same conductor with overhead return. In the former case, however, this inductance and capacity are those of the entire circuit,
ground return, as conducting plane, has no inductance and capacity; while in the case of overhead return, the inductance of the entire circuit of conductor and return conductor is twice, the capacity half, that of a single conductor, and therefore the total inductance of a circuit of two overhead conductors is greater,
since the
ROUND PARALLEL CONDUCTORS.
the capacity
return.
less,
131
than that of a single conductor with ground
The conception of the image conductor is based on that of the ground as a conducting plane of perfect conductivity, and assumes that the return is by a current sheet at the ground surface. As regards the capacity, this is probably almost always the case, as even dry sandy soil or rock has sufficient conductivity to carry, distributed over its wide surface, a current equal to the capacity current of the overhead conductor. With the magnetic field, and
thus with the inductance, this is not always the case, but the conductivity of the soil may be much below that required to conduct the return current as a surface current sheet. If the return current penetrates to a considerable depth into the ground, it may be represented approximately as a current sheet at some distance below the ground, and the "image conductor " then is not the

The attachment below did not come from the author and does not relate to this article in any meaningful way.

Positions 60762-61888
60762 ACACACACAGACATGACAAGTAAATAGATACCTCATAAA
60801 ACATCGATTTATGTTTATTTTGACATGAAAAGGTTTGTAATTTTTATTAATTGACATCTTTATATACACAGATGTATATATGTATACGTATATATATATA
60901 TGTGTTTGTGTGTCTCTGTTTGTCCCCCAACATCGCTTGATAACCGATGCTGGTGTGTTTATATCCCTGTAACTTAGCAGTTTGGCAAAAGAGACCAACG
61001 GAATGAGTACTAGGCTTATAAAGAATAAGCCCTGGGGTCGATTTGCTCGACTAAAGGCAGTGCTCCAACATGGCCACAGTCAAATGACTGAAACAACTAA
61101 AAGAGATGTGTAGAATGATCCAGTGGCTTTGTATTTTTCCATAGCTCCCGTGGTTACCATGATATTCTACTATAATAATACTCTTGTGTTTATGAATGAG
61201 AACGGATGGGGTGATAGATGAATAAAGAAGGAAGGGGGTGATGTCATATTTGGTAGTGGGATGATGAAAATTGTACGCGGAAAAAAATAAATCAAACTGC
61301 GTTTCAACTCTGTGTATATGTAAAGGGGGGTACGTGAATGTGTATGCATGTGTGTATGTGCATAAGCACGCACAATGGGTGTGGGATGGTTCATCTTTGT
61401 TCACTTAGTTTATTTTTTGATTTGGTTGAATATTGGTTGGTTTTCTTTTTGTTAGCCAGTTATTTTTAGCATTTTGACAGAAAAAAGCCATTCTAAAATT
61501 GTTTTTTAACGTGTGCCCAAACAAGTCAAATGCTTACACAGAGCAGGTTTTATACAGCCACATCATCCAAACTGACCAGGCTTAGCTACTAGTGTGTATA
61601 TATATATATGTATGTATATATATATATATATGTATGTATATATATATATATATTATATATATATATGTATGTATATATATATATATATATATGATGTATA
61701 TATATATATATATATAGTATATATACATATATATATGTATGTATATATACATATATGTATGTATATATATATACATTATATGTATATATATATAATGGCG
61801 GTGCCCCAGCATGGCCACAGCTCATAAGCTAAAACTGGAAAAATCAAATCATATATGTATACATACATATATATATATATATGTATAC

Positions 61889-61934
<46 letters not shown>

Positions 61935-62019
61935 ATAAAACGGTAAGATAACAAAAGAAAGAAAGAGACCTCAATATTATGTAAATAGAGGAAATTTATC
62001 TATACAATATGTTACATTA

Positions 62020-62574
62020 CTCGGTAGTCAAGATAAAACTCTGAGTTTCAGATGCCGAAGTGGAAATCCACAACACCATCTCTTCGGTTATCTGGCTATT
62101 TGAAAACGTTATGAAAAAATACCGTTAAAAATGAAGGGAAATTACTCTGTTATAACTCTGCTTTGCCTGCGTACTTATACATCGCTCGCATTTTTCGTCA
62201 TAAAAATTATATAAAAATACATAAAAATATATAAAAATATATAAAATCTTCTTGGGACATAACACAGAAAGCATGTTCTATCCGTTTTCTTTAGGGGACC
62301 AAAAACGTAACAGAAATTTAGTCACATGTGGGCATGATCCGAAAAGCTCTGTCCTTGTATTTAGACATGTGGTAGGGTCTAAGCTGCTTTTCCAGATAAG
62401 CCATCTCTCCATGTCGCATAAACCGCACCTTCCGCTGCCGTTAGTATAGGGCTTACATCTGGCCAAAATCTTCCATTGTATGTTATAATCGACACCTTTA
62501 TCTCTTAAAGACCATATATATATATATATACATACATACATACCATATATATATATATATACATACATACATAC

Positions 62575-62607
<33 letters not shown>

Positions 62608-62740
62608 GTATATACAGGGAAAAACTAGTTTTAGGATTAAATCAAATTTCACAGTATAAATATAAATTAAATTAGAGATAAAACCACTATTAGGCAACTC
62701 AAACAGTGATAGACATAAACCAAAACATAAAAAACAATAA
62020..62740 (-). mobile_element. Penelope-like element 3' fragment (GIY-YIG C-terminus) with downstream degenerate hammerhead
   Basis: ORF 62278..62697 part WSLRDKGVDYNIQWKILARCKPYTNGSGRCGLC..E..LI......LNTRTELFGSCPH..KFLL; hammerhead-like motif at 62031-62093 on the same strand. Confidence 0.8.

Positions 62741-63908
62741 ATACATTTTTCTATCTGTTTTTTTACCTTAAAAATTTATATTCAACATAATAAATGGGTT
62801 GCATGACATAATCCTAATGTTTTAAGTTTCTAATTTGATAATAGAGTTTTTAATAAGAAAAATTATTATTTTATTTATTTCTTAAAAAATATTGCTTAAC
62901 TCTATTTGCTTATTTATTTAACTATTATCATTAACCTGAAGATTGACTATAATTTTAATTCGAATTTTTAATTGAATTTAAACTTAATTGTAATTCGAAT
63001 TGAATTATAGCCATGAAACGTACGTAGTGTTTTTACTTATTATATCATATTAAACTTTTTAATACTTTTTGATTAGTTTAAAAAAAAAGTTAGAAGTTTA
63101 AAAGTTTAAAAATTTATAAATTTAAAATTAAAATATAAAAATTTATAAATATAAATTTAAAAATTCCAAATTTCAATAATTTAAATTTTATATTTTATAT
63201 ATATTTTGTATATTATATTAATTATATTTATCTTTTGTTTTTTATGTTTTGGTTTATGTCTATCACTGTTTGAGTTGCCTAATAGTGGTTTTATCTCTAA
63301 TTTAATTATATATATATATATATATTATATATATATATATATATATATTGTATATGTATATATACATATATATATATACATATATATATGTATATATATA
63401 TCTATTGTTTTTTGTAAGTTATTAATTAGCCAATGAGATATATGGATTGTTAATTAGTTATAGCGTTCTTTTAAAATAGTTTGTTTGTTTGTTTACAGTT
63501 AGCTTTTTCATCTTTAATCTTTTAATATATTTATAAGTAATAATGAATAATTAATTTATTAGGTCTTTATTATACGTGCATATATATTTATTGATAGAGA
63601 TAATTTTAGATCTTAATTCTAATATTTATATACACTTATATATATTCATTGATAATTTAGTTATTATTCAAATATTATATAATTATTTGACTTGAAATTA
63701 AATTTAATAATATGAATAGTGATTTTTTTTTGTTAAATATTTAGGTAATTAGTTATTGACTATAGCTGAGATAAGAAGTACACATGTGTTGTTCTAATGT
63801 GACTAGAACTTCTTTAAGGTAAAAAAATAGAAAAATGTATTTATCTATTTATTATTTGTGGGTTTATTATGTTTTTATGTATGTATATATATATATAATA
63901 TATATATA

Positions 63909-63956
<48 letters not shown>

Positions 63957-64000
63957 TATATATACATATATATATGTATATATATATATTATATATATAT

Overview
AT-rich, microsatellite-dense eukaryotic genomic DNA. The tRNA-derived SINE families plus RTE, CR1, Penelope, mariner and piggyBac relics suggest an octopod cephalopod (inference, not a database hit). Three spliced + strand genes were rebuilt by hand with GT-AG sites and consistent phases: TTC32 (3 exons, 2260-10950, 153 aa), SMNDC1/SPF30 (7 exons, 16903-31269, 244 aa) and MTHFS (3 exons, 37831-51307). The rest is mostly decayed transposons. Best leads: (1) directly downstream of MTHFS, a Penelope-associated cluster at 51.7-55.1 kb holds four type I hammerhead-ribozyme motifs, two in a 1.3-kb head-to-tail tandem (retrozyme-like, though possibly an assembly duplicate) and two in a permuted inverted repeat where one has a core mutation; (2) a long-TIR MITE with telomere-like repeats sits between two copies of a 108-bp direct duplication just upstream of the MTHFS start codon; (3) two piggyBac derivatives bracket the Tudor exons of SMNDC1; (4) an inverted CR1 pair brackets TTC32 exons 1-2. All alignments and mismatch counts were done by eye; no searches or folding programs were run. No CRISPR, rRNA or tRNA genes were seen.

image of the overhead conductor below ground, but much lower;
that
is,
the distance
s in
the equation of the inductance
is
more,
and often much more, than twice the distance of the overhead conductor above ground. However, even if the ground is of relatively low conductivity, and the return current thus has to
penetrate to a considerable distance into the ground, the inductance of the overhead conductor usually is not very much increased,
as
it
varies only
little
is
with the distance
J inch diameter
s.
overhead conductor
inductance would be
r
and 25
For instance, if the feet above ground,
then, assuming perfect conductivity of the ground surface, the
=
i";
s
=
2
X
25'
=
600", hence

=
2400,
and
L=
2
]
log

T
+Z
10~9
\
=
16.066
X
10~ 9
h.
If, however, the ground were of such high resistance that the current would have to penetrate to a depth of over a hundred feet, and the mean depth of the ground current were at 50 feet, this
would give
s
=
2
X
75'
=
1800", hence
18.264

=
h,
7200, and
L=
or only 13.7 per cent higher.
X
109
In this case, however, the ground sec
132
ELECTRIC DISCHARGES, WAVES AND IMPULSES.
as 800 feet,
tion available for the return current, assuming its effective width would be 80,000 square feet, or 60 million times